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Pardon me if this is a dumb question, but I am a bit rusty about this.

I want to store a list like one generated by the enumerate environment in a re-usable box that I may re-use within a TikZ picture and elsewhere.

In a manner of speaking, fancybox.sty does this with an actual framed box rather than a re-usable box.

Naively, I am looking to do something like:

\documentclass[a4paper,12pt]{article}
\begin{document}
\newsavebox{\enumbox}
\sbox{\enumbox}{%
\begin{enumerate}
    \item Title
    \item Abstract
    \item Keywords
    \item Outline
\end{enumerate}
}
{\centering\usebox{\enumbox}}
\end{document}

Of course, the above does not work because it is neither a parbox nor an lrbox.

Is there any package that does this? Otherwise, what do I have to do to get what I am seeking?

Thanks in advance.

share|improve this question

2 Answers 2

up vote 8 down vote accepted

You need to save the enumerate contents in a \vbox:

\setbox\enumbox\vbox{% …

Though, the \centering won’t work because the box is—due to enumerate’s nature— \linewidth wide.
Using it without \centering results in an overfull \hbox because the paragraph indention is inserted as usual.

Solution A

It seems, that in your case you simply could define a macro as

\newcommand*{\enummacro}{\begin{enumerate} … \end{enumerate}}

and use that inside a TikZ node. Advantage: The node would not be \linewidth wide but only as wide as you would have specified.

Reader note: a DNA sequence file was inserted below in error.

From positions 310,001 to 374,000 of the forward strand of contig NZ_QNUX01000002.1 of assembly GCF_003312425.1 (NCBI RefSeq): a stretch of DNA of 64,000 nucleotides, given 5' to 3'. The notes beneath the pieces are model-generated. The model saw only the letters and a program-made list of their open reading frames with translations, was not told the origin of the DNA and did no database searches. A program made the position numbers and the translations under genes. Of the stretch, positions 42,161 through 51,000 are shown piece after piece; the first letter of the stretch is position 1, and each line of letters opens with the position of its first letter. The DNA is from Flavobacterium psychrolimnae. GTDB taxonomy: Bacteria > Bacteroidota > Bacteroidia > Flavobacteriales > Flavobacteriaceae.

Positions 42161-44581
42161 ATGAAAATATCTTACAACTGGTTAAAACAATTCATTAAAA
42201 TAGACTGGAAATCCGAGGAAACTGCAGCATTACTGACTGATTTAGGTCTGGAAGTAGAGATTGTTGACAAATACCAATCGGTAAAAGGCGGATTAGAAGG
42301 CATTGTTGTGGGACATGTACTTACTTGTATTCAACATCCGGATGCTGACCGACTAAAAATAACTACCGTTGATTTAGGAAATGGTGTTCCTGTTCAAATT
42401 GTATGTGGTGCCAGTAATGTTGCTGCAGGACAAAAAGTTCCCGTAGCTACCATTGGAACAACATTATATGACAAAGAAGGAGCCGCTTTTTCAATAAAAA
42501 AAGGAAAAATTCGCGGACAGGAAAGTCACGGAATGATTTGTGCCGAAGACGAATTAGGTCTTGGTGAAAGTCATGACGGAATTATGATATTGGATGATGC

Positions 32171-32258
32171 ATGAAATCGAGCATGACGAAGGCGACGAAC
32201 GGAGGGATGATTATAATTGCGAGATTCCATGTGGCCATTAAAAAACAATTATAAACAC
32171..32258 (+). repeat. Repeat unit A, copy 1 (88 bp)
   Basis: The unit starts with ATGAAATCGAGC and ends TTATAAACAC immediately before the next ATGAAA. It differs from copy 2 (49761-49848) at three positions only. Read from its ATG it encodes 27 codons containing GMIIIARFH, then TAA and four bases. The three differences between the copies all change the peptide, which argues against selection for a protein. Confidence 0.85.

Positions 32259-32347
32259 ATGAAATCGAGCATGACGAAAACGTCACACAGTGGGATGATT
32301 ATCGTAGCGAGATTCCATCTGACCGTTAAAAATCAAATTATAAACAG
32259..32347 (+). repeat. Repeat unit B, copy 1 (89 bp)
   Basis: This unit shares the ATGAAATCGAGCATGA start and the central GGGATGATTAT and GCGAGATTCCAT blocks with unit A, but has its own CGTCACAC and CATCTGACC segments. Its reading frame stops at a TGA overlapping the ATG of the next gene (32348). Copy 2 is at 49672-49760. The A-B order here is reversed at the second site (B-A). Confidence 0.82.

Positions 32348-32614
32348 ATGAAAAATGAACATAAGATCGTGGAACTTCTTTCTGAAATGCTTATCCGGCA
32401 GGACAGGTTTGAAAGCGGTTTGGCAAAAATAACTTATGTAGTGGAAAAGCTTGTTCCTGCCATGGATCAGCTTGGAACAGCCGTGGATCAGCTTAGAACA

Solution B

You could measure the width of the list elements (assuming that they all fit on one line width-wise).

Here, I opted for an easier list defining and processing solution, namely

\newcommand*{\mylist}{Title,Abstract,Keywords,Outline}

The \mylist macro only contains the comma-separated elements.

The \getWidthOf macro needs \tikz@textfont and the smuggle macro to be usable inside a tikzpicture (no warranties here).

Solution C

As the enumerate environment introduces vertical and horizontal space which with I do not want to deal and also because the following looks better and is easier to maintain, yet another solution but with a simple tabular.

Code A (enumerate with guessed width)

\documentclass[a4paper,12pt]{article}
\usepackage{tikz}
\newcommand{\enummacro}{%
\begin{enumerate}
    \item Title
    \item Abstract
    \item Keywords
    \item Outline
\end{enumerate}}
\newsavebox\enumbox

\begin{document}
\setbox\enumbox\vbox{\enummacro}
\noindent\usebox\enumbox

\begin{tikzpicture}
    \node[draw, text width=8em, align=center] {\enummacro};
\end{tikzpicture}
\end{document}

Output (enumerate with guessed width)

enter image description here

Solution B (properly measured enumerate)

\documentclass[a4paper,12pt]{article}
\usepackage{tikz}

\newcommand*{\mylist}{Title,Abstract,Keywords,Outline}
\newlength{\widthOfWidestElement}

\makeatletter
\def\qrr@smuggle@length@through@interruptpgfpicture#1\endpgfinterruptpicture{%
    \edef\@tempa{\the#1}%
    \expandafter\endpgfinterruptpicture\expandafter#1\@tempa}
\newcommand*{\getWidthOf}[1]{%
    \pgfinterruptpicture
    \setlength{\widthOfWidestElement}{0pt}%
    \@for\@element:=#1\do{%
        \sbox0{\tikz@textfont\@element}%
        \ifdim\wd0>\widthOfWidestElement\widthOfWidestElement=\wd0\fi
    }%
    \qrr@smuggle@length@through@interruptpgfpicture\widthOfWidestElement
    \endpgfinterruptpicture